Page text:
While the human population is expanding, planet's energy demands continue to grow. For the last hundred years fossil fuels were the prime source of power in most countries. As industrial and technological growth increased, the Earth's atmosphere and waters have transformed into the waste dumps that caused environmental pollution. This pervasive phenomenon became responsible for the development of alternative energy sources that are less dependent on natural resources and more environmentally friendly. Thus, the reputation of solar power gradually started to rise. In present time, this is the main concept behind the sustainable energy provision. The purpose of this article is to examine technological changes and developments due to solar energy, future opportunities and future demands for clean sources of power.
Renewable energy sources are expected to contribute up to 35% of all electricity production by 2050 (Destouni, Georgia 19). Our Sun produces light and radiant heat that affects a number of systems on the planet that sustain life. It is capable of producing the yearly usage of power in just one hour (Pihl n.p.). Therefore, theoretically, this is virtually an unlimited resource. There are some limitations to solar power generation. High costs and low effectiveness in regions with poor Sun activity. However, while global energy prices are rising, the costs to solar power are decreasing. Photovoltaic and thermal technology projects are the two leading trends in the renewable energy developments.
“Solar cells” or photovoltaic devices (PV) are made of purified silicon that converts sunlight to electricity. Habitats in the remote locations make the most use of this technology (Shining light on a bright opportunity 3). For instance, testing and development centre has been built in Ethiopia’s capital Addis Ababa, in order to train and install solar technology to suit local needs. Huge PV modules are installed on the roof of the school building to provide electric power for the whole valley. In 2006 Rema, situated about 240 km north of the capital, became the first village to equip its 2500 dwellings with solar systems. This is by far the largest fossil-free development program in the country (Braden 35).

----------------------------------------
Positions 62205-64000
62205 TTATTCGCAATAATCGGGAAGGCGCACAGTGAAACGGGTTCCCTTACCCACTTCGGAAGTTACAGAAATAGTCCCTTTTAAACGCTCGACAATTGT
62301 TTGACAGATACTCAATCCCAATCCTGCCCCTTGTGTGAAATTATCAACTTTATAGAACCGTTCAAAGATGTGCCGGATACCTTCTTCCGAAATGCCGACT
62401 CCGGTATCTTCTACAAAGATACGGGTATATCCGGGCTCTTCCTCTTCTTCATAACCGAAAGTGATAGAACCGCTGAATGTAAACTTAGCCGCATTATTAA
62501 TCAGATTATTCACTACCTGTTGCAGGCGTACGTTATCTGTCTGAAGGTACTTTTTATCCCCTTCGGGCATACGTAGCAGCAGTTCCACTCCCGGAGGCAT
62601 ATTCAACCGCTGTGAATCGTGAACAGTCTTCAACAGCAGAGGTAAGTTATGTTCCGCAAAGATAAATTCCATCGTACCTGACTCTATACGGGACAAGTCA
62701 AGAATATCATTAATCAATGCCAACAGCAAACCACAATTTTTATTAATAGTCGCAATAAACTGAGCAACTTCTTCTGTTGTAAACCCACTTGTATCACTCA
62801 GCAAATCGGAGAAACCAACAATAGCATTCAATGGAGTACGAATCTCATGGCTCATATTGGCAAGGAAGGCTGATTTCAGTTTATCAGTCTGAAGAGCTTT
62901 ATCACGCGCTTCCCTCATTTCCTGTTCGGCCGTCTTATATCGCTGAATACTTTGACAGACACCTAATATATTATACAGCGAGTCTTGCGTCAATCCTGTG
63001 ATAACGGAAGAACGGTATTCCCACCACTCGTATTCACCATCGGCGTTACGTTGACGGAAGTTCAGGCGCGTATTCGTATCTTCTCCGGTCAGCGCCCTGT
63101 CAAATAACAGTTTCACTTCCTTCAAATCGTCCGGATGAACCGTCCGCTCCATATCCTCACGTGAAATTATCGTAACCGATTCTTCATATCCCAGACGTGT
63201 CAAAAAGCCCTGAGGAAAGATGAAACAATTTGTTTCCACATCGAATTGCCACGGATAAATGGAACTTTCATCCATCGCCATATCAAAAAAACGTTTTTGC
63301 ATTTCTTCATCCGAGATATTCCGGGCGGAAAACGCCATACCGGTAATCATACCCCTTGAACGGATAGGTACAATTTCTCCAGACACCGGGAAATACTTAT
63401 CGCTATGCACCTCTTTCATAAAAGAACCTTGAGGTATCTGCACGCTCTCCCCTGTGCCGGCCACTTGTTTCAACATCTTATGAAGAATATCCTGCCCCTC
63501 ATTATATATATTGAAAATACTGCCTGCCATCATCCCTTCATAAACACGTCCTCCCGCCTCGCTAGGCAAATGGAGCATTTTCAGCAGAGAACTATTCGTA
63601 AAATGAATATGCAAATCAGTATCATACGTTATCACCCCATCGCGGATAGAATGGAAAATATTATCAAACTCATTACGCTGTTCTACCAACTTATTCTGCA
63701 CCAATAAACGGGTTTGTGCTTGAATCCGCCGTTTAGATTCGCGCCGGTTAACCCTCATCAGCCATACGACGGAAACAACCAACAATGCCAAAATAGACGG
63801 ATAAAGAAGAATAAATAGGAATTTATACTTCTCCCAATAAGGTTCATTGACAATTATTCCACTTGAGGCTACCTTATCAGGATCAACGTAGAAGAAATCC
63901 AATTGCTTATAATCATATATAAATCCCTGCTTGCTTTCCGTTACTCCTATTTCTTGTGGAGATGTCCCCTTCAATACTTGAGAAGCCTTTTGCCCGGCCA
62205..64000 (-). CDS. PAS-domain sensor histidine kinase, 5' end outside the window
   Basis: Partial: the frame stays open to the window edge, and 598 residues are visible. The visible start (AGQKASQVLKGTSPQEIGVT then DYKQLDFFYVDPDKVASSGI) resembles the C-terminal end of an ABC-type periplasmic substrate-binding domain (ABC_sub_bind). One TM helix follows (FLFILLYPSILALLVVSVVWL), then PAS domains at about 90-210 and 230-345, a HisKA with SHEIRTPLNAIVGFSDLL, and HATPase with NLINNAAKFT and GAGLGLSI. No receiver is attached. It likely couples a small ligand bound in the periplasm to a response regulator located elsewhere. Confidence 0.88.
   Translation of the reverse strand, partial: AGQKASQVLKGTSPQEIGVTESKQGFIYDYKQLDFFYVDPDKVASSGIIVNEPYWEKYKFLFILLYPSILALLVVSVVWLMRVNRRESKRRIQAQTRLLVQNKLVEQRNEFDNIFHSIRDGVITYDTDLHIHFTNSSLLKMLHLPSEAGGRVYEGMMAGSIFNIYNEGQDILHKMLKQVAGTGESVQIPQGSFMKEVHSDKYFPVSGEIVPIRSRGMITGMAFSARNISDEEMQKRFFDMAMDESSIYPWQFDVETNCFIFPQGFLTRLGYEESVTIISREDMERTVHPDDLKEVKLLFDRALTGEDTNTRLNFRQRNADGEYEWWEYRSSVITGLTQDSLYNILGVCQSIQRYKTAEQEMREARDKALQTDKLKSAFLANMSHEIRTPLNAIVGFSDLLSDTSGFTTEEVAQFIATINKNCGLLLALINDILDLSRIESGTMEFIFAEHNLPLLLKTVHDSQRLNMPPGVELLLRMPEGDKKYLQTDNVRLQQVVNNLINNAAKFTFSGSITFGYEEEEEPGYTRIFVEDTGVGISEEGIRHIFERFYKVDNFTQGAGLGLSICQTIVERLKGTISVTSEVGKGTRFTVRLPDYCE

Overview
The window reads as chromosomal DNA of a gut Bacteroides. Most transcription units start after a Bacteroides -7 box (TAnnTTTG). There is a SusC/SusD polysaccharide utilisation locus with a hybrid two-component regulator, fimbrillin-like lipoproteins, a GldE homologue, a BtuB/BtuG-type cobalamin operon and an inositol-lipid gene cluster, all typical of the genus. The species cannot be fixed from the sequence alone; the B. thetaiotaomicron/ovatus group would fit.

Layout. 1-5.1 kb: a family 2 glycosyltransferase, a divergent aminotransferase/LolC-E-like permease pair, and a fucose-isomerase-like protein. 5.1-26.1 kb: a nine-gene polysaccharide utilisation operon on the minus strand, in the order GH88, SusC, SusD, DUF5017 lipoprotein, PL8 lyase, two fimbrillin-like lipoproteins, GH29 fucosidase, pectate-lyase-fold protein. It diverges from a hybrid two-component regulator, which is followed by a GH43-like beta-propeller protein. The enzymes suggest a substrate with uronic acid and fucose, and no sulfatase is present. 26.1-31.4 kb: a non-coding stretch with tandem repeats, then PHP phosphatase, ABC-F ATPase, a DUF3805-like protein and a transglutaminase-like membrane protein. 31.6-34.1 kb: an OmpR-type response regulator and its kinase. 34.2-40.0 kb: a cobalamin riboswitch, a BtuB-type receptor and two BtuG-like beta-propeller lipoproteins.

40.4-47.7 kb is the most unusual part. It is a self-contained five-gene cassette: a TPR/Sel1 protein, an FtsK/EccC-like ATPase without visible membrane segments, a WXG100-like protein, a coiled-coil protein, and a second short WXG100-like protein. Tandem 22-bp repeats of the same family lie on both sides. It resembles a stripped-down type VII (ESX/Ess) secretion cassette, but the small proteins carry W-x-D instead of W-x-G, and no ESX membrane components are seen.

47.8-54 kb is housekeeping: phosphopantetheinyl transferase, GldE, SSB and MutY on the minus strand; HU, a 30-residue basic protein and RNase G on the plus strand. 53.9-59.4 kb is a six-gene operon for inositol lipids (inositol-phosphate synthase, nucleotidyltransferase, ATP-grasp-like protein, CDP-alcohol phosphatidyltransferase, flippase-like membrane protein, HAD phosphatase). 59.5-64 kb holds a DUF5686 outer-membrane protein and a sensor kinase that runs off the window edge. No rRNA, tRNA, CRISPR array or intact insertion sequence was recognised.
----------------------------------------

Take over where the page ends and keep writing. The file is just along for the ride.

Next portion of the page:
In the United States abandoned mining lands are extensively used for solar power plant construction. These sites are not suitable any more for other commercial developments, yet fulfil all the requirements for the large scale grid-connected solar energy projects . Plenty of open space and the abundance of sunlight create the perfect conditions for the extensive PV modules instalment. In Colorado a 15 acres, 2 Megawatt (MW) plant is situated at a former landfill site at Fort Carson. It generates 3 200 Megawatt-hours (Mgh) annually, a 2.3% of all yearly energy consumption of Fort Carson (Shining light on a bright opportunity 5). In 2009, the first 6 MW solar farm was installed on the Aerojet Superfund site near Sacramento, in order to carry out the ground water remediation program. It produces 20% of all the site's energy needed. In Southern Nevada the140 acres solar power plant generates 25 000 Mgh per year for the Nellis Air Force Base. The Arrays of 72 000 solar panels produce 25% of electricity use at the base (5). European Countries like Germany are among the first to implement former mining sites redevelopment (5). There are a number of similar plants near Leipzig.